Among all the creatures of the earth, only human beings are made in God’s own image and likeness. In the opening chapter of the Bible, the Creator declared a unique relationship with humans, the triune God declared, “Let us make mankind in our image, in our likeness” (Genesis 1:26a). In short, the Bible teaches that to be human is to image God and to image God is to be human. In this unique relationship with humanity, God is giving to humans a special moral status and vesting them with dignity and respect.
Interpretations of the Imago Dei
Historically, there are several prominent interpretations of the image of God –
- The relational view highlights God’s closeness to human beings in personal relationship.
- The structural view of the image of God points to certain qualities or abilities that distinguish humans from animals – rational capacity, volition, moral awareness, and consciousness, for instance.
- The functional view focuses on the functions humans are called to serve in God’s created order, namely, to be dominion stewards over the earth (Genesis 1:28).
The important point is that human beings, and only human beings, are imagers of God. Every human being has special status in God’s eyes (see Psalm 8) and every person should be treated with dignity and respect.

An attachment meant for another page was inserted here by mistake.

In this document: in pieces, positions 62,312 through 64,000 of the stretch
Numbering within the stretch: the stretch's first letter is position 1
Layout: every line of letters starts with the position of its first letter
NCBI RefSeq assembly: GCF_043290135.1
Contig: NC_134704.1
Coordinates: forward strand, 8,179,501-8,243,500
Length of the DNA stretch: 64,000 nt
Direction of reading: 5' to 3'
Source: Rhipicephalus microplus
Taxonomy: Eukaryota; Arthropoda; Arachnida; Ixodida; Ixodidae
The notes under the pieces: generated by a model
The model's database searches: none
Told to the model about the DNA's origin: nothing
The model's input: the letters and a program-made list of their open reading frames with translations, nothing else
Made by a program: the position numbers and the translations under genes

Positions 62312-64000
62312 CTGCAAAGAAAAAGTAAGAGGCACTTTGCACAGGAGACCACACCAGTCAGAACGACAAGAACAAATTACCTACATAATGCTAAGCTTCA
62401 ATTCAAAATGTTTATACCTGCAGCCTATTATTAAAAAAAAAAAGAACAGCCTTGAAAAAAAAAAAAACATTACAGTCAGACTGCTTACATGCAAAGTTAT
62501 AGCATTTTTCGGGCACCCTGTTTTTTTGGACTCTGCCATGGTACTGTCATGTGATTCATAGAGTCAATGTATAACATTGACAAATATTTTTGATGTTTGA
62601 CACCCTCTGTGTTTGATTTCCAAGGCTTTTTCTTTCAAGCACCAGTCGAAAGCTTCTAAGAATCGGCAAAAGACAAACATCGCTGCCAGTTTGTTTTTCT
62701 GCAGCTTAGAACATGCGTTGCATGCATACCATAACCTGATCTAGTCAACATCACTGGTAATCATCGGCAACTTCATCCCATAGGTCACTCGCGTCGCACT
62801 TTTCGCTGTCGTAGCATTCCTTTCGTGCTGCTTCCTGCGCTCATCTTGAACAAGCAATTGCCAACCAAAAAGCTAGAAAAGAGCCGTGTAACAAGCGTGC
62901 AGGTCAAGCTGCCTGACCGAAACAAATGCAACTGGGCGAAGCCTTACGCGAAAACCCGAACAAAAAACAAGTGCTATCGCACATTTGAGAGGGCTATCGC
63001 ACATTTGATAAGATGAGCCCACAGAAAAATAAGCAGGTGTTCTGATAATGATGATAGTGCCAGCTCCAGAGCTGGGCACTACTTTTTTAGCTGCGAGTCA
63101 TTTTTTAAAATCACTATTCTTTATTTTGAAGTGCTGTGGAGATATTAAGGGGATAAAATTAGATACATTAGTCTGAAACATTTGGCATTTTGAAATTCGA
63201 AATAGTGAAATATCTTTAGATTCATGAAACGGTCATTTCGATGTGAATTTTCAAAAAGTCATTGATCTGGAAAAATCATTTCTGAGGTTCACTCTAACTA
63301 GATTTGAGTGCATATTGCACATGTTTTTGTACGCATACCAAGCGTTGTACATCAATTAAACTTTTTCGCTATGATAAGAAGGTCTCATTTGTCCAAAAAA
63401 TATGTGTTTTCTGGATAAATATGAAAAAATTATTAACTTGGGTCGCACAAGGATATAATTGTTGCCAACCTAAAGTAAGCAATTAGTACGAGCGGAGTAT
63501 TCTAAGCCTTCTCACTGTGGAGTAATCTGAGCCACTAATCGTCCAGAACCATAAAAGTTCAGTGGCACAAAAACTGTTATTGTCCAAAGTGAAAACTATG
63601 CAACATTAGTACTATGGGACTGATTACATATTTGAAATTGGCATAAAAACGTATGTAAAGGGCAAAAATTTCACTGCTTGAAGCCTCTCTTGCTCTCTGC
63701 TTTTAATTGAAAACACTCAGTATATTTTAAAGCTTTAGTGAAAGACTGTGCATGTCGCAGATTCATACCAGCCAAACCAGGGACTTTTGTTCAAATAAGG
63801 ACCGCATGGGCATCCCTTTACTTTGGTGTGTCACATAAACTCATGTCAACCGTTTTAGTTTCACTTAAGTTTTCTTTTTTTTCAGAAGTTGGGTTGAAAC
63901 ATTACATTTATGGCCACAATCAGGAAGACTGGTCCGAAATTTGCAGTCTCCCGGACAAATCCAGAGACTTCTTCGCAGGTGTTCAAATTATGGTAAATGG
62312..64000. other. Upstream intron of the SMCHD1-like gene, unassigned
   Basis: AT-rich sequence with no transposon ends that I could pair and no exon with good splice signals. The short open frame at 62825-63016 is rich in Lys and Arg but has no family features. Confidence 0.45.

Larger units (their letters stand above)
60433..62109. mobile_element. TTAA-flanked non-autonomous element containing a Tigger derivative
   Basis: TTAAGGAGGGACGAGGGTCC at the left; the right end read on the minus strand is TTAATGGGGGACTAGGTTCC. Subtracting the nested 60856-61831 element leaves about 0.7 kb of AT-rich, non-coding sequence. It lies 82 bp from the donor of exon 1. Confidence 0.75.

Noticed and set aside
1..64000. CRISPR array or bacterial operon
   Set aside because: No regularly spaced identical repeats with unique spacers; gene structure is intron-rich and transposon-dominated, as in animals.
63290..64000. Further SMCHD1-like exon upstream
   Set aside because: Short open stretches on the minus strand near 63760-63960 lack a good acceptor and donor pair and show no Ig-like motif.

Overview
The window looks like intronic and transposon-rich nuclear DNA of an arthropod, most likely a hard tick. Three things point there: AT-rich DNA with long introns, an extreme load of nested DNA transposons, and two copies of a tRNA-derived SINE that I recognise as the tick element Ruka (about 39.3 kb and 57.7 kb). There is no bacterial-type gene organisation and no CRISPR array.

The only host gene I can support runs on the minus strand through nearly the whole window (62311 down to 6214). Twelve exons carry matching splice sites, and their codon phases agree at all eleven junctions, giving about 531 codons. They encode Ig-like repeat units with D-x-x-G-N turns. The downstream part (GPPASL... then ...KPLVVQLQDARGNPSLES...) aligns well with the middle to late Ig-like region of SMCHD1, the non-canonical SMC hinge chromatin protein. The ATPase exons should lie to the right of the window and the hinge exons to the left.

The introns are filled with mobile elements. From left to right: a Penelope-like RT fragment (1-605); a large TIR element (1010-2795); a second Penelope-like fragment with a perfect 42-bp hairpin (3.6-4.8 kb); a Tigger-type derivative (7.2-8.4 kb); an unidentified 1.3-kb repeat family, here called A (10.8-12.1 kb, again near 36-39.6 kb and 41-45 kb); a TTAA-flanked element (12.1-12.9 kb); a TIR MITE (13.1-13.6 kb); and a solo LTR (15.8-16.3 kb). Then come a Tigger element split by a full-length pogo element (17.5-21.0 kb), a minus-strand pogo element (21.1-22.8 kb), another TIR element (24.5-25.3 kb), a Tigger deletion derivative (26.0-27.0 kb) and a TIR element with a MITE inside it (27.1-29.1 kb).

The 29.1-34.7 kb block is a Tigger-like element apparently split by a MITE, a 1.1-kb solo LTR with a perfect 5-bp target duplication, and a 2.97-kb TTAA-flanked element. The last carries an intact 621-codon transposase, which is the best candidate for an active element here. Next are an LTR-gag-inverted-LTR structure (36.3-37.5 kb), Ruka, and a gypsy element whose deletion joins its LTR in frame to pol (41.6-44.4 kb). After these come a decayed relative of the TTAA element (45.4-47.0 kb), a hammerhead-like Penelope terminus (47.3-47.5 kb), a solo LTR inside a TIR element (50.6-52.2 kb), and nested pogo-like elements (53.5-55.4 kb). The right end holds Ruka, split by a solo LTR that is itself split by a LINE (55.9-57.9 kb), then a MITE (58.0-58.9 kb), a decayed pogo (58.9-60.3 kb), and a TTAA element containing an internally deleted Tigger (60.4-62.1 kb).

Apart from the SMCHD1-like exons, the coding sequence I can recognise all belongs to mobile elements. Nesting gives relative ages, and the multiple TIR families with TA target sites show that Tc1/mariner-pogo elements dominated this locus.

The Distinctiveness of Human Life
This doctrine also plays an important role in the history of salvation. The author of Genesis teaches that Adam’s son, Seth, was an imager of God just as his father was (Genesis 5:1–3). Moreover, in the covenant God made with Noah and his children after the ﬂood, the image of God is provided as the reason human life is distinct from animal life (Genesis 9:6). Furthermore, the apostle James says that because all people are imagers of God, we should not curse other humans (James 3:9).
Human beings are, by nature, religious. We may even know that a powerful Deity exists (see Romans 1:19–20 and Acts 17:22–28). Yet, as Augustine famously said, “[O]ur heart is restless until it rests in you [God].”¹
God loves human beings. He sent His own Son in human ﬂesh to die for human beings. And He is concerned for the ways humans treat one another.
Article written from study content in the NIV Storyline Bible..
¹Augustine, Confessions, trans. Henry Chadwick (Oxford: Oxford University Press, 1998).